Tags: Buying a home   Mortgage  
    Categories: Uncategorized  


    Posted by Robin V. Wish on 5/4/2020

    Photo by Doubletree Studio via Shutterstock

    Interest rates rise in correlation to inflation and other economic activity. When that happens, it can increase housing costs. But the question is, should it prompt you to buy sooner than youíre ready?

    The Right Time Is Now

    In real estate, the right time is always now for someone. Is it the right time for you? Thereís more to determine than interest rates. 

    Hereís how to break it down:

    • Rising interest rates: as interest rises, even a quarter of a point increase can add more than $10,000 to a two hundred-thousand-dollar mortgage. If you can lock in the lower rate, youíll save nearly thirty dollars each month over the life of the loan.
    • Rising housing prices: In addition to the increase in interest rates, as housing prices trend upward, the combination can push you out of contention for certain homes. If youíre on the fence about buying but know where you want to live and what you want to pay, what you know now is more useful than speculating on what might be later.
    • Changes in the tax laws: Recent changes mean that writing off interest is limited, but your standard deduction probably offsets it. Work with your tax advisor to see if a mortgage improves your tax situation, remains neutral, or increases your outgo.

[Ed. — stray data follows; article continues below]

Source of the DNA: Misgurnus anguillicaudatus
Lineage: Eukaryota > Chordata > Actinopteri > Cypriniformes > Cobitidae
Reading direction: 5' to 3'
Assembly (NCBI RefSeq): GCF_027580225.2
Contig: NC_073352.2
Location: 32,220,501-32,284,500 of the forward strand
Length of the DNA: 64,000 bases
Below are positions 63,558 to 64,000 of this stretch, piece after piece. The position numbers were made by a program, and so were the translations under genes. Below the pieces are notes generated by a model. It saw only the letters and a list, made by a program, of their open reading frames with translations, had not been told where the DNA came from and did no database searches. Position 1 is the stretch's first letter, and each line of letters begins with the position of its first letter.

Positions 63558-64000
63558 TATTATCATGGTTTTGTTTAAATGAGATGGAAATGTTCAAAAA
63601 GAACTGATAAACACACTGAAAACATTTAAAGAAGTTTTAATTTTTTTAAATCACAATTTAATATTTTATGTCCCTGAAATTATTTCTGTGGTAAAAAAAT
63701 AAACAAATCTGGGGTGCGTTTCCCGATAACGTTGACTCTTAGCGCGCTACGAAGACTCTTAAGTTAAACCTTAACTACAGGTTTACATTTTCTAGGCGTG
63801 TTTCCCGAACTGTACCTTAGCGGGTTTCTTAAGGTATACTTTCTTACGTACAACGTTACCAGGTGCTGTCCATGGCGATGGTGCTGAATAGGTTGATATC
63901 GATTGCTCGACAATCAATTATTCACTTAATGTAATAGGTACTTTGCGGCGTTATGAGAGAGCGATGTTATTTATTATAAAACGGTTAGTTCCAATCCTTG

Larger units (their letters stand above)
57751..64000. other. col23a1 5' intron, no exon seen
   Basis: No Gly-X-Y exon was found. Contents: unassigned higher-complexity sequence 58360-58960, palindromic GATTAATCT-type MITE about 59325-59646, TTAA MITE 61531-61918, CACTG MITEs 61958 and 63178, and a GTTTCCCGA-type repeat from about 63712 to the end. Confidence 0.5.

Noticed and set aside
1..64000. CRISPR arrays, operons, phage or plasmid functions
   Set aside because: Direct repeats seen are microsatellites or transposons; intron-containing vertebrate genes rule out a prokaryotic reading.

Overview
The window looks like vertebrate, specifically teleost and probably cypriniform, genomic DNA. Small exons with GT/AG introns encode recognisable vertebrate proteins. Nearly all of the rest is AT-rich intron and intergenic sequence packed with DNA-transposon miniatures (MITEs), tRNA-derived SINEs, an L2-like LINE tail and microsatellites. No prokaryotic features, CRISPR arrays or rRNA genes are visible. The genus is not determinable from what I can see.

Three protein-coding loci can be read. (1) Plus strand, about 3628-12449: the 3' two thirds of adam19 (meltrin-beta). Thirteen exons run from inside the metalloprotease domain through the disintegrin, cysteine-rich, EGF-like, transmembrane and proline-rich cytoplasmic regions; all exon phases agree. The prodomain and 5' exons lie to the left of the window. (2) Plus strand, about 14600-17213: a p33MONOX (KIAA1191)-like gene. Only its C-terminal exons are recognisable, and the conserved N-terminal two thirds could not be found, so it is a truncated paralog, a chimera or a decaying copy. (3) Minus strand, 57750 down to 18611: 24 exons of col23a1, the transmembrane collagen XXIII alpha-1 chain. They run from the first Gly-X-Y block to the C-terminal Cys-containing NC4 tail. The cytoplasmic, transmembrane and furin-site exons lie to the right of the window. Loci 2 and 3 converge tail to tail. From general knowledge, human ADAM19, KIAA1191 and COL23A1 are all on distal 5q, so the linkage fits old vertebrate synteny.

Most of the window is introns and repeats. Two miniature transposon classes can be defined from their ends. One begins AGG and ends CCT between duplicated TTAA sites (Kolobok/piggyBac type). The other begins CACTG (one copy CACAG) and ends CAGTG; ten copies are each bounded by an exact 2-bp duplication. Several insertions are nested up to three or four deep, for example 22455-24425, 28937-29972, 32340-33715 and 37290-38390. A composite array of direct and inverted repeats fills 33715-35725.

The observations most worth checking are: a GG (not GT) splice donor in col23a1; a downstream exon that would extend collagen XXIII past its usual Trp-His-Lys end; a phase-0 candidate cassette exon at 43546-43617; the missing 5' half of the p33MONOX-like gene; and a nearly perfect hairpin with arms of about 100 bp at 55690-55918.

• Down payment savings: As prices go up, the amount you need for a down payment goes up too. If you currently have the cash you need to lock in the home you want, you might not want to wait.
    • Know your expenses: Buying a house locks you in for the life of the loan or until you sell it. So, if youíre in need of a new car, or have another large expense coming down the pike, calculate it into your monthly budget what youíll need to handle those expenses as well as your mortgage payment. Avoid stretching yourself so thin that your house payment becomes a burden.
    • Review your employment stability. Is there a chance youíll move away? Change jobs? Retire? Many of the benefits of homeownership come after the first five or six years when youíve mostly recovered the closing costs with the rising equity. If your intention is to move sooner than that, consider buying now with the intention to turn the property into a rental, or wait until youíre more settled in your location.

    The bottom line is that itís your bottom line that matters. Just because interest rates rise doesnít mean you should jump into ownership before youíre ready. But donít let it stop you either. Discuss your plans with your real estate professional. They have a finger on the pulse of the market to help you time when a purchase is right for you.




    Tags: Mortgage   Interest rates  
    Categories: Uncategorized  


    Posted by Robin V. Wish on 3/18/2019